Hello again from the tweasel project, where we are creating a web app that analyzes mobile apps for privacy issues. One of the major changes we have made is switching to a different unpinning script for Android, which allows us to bypass certificate pinning more reliably. We have also fixed some bugs that were affecting the installation and usage of our tools and libraries on different platforms and devices. In addition, we have continued working on our documentation and outreach, by creating a new docs site and giving a workshop at the Digitalcourage Aktivcongress. We have also collected some new traffic data that we will use to create and improve our TrackHAR adapters.
Appstraction is an abstraction layer for common instrumentation functions on Android and iOS. It allows you to install, uninstall, start, stop apps and configure their permissions, as well as manage device settings like emulator snapshots, clipboard, proxy, and certificates. Appstraction can also be used for purposes other than mobile privacy.
Last time, Lorenz already talked about the analysis I had run comparing the unpinning capabilities of objection and
httptoolkit/frida-android-unpinning, and we had decided to switch to
httptoolkit/frida-android-unpinning. I finally implemented that.
Doing that, I ran into an annoying incompatibility between JS bundlers: We have the unpinning script as a file in our repository. To inject that using Frida, I had read it using Node’s
readFile()function. However, Parcel (which we’re using to produce the production builds) was trying to be too smart. It recognized the script as a JS file and bundled it using our settings. However, its output was not compatible with Frida’s JS engine. Parcel also has two ways for inlining files without bundling them, but those are custom extensions and don’t work with tsx/esbuild (which we use for development). I ended up working around this by renaming the file to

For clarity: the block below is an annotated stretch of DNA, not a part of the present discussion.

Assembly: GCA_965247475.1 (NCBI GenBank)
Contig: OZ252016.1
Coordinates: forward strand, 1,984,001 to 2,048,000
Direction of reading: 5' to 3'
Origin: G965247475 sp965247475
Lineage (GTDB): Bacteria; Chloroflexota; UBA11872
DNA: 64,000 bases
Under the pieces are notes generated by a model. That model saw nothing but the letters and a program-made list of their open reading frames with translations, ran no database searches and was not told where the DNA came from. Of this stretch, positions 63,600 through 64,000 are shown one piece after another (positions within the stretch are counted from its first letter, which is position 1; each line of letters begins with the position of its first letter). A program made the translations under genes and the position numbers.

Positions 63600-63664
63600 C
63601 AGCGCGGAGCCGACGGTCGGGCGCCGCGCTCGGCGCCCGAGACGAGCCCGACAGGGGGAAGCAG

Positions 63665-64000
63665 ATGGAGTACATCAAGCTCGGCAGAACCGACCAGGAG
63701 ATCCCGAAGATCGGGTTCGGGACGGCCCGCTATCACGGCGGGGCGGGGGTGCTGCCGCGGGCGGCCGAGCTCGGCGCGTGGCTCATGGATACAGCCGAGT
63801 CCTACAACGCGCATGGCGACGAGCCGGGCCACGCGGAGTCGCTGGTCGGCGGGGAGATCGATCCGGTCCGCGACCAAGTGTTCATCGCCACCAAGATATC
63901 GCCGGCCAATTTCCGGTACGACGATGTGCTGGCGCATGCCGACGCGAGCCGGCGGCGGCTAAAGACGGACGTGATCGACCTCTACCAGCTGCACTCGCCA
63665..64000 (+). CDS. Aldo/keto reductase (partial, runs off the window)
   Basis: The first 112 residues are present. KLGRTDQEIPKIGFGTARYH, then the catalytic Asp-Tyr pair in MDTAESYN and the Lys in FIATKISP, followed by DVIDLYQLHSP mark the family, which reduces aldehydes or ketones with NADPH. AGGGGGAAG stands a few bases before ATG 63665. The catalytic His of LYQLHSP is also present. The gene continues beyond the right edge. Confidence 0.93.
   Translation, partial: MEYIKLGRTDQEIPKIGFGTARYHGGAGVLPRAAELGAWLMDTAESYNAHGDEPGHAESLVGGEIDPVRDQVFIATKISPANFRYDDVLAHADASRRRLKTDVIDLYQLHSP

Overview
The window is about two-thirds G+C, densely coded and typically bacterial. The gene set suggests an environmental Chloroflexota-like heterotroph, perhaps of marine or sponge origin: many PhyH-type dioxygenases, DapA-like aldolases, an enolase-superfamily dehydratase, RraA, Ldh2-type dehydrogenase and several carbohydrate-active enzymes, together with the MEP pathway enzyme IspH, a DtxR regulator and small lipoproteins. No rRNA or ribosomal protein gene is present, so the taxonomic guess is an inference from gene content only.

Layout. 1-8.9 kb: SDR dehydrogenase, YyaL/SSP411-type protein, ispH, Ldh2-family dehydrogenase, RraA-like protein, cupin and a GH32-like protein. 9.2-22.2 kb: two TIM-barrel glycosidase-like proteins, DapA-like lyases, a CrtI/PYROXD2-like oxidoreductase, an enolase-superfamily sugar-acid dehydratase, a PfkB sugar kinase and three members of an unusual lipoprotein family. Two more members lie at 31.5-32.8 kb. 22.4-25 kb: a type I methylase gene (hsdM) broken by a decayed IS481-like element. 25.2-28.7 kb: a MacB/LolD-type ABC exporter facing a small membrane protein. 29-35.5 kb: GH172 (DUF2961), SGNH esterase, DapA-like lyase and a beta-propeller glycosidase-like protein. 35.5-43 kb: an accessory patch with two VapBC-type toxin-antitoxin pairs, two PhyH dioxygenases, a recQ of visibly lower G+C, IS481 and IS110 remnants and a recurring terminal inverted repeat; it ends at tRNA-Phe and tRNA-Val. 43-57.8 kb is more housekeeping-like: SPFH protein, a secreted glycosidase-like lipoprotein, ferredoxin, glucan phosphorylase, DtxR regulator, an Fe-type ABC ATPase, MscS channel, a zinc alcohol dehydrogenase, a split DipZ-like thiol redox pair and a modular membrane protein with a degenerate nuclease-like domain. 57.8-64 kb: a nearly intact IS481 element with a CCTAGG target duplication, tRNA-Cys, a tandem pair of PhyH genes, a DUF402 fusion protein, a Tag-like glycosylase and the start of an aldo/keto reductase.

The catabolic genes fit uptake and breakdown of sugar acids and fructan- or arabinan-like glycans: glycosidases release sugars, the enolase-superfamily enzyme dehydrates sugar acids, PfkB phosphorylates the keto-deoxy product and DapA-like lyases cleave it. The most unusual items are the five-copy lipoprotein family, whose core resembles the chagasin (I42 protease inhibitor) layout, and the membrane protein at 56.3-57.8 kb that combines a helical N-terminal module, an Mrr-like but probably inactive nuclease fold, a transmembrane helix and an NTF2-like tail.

.txt, so that Parcel doesn’t recognize it as JS anymore.
Through the change of the unpinning script, we were also able to fix two issues that were related to how we were calling objection:
Lorenz made using the
sshcapability on iOS a lot easier. Now, you don’t have to specify the IP address of the device anymore as we are automatically starting a usbmuxd proxy. We initially planned to use iproxy for this purpose, but now that we’ve switched from libimobiledevice to pymobiledevice3, it obviously made more sense to use that.
With this change, Lorenz also implemented support for logging in as
rootuser may not be available depending on the jailbreak. Unfortunately, you do still need to manually install
opensshdue to a bug in palera1n.
I had noticed a problem with stuck Frida processes after analyzing a lot of apps on Android: After the phone crashed, there was still a Frida process running and any Frida commands just hung indefinitely. Lorenz implemented a fix for that, which automatically kills such stuck Frida processes
We received a bug report that installing appstraction on macOS hung indefinitely and never completed. After a bit of investigation, I found that the installation got stuck at download the Android dependencies using andromatic. We noticed that we actually had an existing issue for this problem that we just forgot about! The problem was that the
find-java-homepackage we were using to try an find an existing Java installation incorrectly returns
/usron newer versions of macOS. To fix this, Lorenz switched to
We noticed the automatic installation of Frida on iOS wasn’t working properly. Lorenz fixed this problem by clearing the
aptpackage cache before installing Frida.
Since then, we have already discovered two new bugs that we’ll have to fix in the next release.
- We had already required a Node version
>= 18because we are using a bunch of newer language features. However, it turns out that the installation fails no newer versions like Node 20. The problem appears to be that
frida-nodeonly provides prebuilt binaries for LTS versions of Node. Looks like we can only support Node 18 for now.
- We had neglected to test the newer changes on Windows, and—probably unsurprisingly—that resulted in a whole bunch of breakage starting with the